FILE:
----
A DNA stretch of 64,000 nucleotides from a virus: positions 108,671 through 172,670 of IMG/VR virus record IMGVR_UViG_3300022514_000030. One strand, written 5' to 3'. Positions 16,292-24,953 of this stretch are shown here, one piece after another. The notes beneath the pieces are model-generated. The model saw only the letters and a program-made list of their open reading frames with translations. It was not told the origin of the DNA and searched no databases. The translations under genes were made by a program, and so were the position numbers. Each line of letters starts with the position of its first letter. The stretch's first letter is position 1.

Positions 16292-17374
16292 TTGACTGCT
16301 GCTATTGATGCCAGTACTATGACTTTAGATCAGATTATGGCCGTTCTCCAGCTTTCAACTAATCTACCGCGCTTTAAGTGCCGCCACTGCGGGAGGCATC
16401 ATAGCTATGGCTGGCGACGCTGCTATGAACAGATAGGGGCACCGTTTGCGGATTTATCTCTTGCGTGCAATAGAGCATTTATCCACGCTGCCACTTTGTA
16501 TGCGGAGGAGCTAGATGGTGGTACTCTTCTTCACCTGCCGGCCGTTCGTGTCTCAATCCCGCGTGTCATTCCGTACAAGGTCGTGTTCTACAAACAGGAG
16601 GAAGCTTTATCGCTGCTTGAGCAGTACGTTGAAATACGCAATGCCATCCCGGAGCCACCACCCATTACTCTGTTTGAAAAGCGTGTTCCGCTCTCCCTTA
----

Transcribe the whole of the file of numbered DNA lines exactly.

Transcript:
A DNA stretch of 64,000 nucleotides from a virus: positions 108,671 through 172,670 of IMG/VR virus record IMGVR_UViG_3300022514_000030. One strand, written 5' to 3'. Positions 16,292-24,953 of this stretch are shown here, one piece after another. The notes beneath the pieces are model-generated. The model saw only the letters and a program-made list of their open reading frames with translations. It was not told the origin of the DNA and searched no databases. The translations under genes were made by a program, and so were the position numbers. Each line of letters starts with the position of its first letter. The stretch's first letter is position 1.

Positions 16292-17374
16292 TTGACTGCT
16301 GCTATTGATGCCAGTACTATGACTTTAGATCAGATTATGGCCGTTCTCCAGCTTTCAACTAATCTACCGCGCTTTAAGTGCCGCCACTGCGGGAGGCATC
16401 ATAGCTATGGCTGGCGACGCTGCTATGAACAGATAGGGGCACCGTTTGCGGATTTATCTCTTGCGTGCAATAGAGCATTTATCCACGCTGCCACTTTGTA
16501 TGCGGAGGAGCTAGATGGTGGTACTCTTCTTCACCTGCCGGCCGTTCGTGTCTCAATCCCGCGTGTCATTCCGTACAAGGTCGTGTTCTACAAACAGGAG
16601 GAAGCTTTATCGCTGCTTGAGCAGTACGTTGAAATACGCAATGCCATCCCGGAGCCACCACCCATTACTCTGTTTGAAAAGCGTGTTCCGCTCTCCCTTA